My Music Solutions features in the May 2016 edition of FC Business, the football club operations magazine, in which we discuss the reasons why it’s so complicated to calculate music licences for football clubs.
We also, naturally, look at ways in which football clubs can work with us to save money on their music licence costs.
The subject got us thinking about the eclectic mix of tunes that have provided the inspiration for football terrace chants over the years.
So here is the My Music Solutions guide to football chants – we’ve overlaid the lyrics to the chants across clips from the original.
Have we missed your favourite? Let us know the chant and the tune it copies and we’ll see what we can do!
Cym Rhondda/Bread of Heaven
This famous Welsh hymn, performed here by Katherine Jenkins, will be getting lots of airings in its original form this summer as Wales qualified brilliantly for the European Championships. However, the tune has been used for many other chants – most famously in relation to songs that question the vocal support of the opposition’s fans: ‘You’re not singing any more’, ‘Shall we sing a song for you?’ and ‘You’re supposed to be at home’ are some of the best known versions.
A festive favourite, this one – the packed Christmas fixture schedule is as traditional in Britain as turkey and stuffing. If you’re lucky enough to see your team win over Christmas – has to be away from home – then you’ll almost certainly get to join in with this one.
Sloop John B
This Beach Boys classic is fast becoming passé – rarely does a football match go by without several versions of this being belted out with various lyrics, and the backlash has started. ‘He scores when he wants…’, ‘In Istanbul, we won it five times’, ‘We want to go home, town [x] is a sh*thole, we want to go home,’ and so on. We have picked out Norwich City here for one of the more imaginative uses, after protesting Manchester United fans took to wearing green and yellow scarves, which are Norwich’s traditional colours.
This is our favourite gif – if only for the facial expression on the guy on the right. Go West has been mostly misappropriated for the above chant – the simplicity of pointing out that not only is a team not very good, but that their supporters are aware of the fact, is fantastic.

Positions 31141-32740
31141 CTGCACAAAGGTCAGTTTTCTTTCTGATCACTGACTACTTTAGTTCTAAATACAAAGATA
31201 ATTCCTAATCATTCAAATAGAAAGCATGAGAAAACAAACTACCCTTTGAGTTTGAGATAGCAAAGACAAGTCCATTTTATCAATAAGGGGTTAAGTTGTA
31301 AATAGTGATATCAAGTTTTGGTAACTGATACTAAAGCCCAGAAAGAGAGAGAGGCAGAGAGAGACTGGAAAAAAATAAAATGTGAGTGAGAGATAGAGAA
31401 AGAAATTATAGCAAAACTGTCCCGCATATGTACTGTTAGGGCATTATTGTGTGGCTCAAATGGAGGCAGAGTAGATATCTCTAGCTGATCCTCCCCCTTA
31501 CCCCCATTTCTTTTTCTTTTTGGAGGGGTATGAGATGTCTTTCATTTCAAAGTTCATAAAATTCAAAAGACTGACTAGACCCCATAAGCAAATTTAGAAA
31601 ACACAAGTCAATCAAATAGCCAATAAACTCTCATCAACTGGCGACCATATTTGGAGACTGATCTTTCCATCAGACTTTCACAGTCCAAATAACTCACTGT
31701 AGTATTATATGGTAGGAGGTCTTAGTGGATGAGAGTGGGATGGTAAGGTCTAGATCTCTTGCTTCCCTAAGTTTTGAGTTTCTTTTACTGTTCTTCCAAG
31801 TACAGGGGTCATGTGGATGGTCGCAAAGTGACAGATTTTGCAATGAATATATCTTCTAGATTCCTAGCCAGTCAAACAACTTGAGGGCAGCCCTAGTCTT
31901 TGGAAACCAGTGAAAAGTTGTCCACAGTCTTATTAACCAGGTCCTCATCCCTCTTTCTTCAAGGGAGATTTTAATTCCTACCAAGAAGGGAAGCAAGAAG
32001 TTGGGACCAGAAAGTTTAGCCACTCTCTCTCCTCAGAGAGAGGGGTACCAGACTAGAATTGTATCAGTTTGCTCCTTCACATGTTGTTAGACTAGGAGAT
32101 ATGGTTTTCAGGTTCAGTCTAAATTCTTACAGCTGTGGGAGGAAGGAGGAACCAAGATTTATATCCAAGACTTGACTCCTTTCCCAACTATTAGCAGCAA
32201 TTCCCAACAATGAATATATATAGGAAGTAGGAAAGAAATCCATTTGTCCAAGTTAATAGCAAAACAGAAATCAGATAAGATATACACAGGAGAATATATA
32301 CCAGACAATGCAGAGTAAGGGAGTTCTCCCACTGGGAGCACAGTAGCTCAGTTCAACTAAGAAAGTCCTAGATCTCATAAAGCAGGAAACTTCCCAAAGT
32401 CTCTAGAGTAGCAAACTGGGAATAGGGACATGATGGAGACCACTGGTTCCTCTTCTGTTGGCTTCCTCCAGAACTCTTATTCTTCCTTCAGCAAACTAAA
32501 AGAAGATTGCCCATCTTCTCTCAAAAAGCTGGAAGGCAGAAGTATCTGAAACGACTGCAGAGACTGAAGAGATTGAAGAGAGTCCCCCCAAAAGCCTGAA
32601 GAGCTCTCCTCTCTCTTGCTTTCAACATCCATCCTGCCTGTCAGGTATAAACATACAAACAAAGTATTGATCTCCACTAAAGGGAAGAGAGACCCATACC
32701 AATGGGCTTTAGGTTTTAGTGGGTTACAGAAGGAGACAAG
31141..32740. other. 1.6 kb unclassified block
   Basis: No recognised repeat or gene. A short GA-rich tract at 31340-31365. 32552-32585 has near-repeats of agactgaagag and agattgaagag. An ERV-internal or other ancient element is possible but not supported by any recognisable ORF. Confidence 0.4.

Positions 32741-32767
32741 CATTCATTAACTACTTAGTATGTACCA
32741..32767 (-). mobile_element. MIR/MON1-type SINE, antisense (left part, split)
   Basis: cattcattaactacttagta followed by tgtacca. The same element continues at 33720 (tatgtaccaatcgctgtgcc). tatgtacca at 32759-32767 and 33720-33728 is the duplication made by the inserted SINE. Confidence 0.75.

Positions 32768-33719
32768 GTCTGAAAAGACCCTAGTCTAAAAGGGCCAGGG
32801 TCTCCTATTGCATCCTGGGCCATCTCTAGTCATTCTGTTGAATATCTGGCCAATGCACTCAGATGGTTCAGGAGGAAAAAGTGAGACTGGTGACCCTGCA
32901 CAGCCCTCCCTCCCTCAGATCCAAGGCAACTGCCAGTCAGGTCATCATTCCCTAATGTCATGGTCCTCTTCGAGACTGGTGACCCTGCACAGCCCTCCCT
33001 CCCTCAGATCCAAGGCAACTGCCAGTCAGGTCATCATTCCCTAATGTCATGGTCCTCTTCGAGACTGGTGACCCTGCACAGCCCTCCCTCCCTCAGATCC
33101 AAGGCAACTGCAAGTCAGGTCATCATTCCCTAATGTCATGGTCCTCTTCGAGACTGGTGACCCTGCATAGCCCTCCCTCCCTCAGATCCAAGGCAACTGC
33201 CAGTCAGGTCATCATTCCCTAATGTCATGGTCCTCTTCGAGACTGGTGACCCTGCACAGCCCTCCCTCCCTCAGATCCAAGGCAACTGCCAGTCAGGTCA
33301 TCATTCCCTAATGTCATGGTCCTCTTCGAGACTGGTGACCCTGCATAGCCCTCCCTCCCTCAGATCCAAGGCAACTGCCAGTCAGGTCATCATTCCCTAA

We’re not sure what ever came of the band that sang this – probably one-hit wonders or something – but Yellow Submarine has taken off as a popular chant. We’ve included these lyrics as a nod to Champions Leicester City, whose delirious fans are indeed heading on a European tour next season.
La Donna e Mobile
It’s nice to include a touch of culture on the terraces, and Giuseppe Verdi’s opera Rigoletto gave us this, usually sung with the name of any Mediterranean-sounding footballer or manager. Jose Mourinho and Paolo di Canio are two of the best known. We didn’t say it was sung about nice footballers or managers…
Que Sera Sera
Nice and easy, this one. Going to Wembley? Want to tell people? Doris Day is your woman.
We’ll be coming round the mountain
Another popular tune that finds itself being used by lots of different sets of fans: there is surely no better way to demonstrate your hatred of rivals than by forcing your hands together quickly to make a slapping noise, right?
Brummies are famed for their self-deprecating, gallows humour. And they’ve really needed it this season. Poor Aston Villa finally brought their considerable stay in the top flight to an end with a pitiful series of performances and results. It was enough to make their supporters ask why they bother. At least, we think that’s what they were saying.
Just can’t get enough
It took all of our willpower to use the Depeche Mode video for this gif, instead of the considerably racier Saturdays version. Still, the 80s is an under-represented decade when it comes to pop-songs-turned-terrace chants, so it’s nice to see a bit of Just Can’t Get Enough here.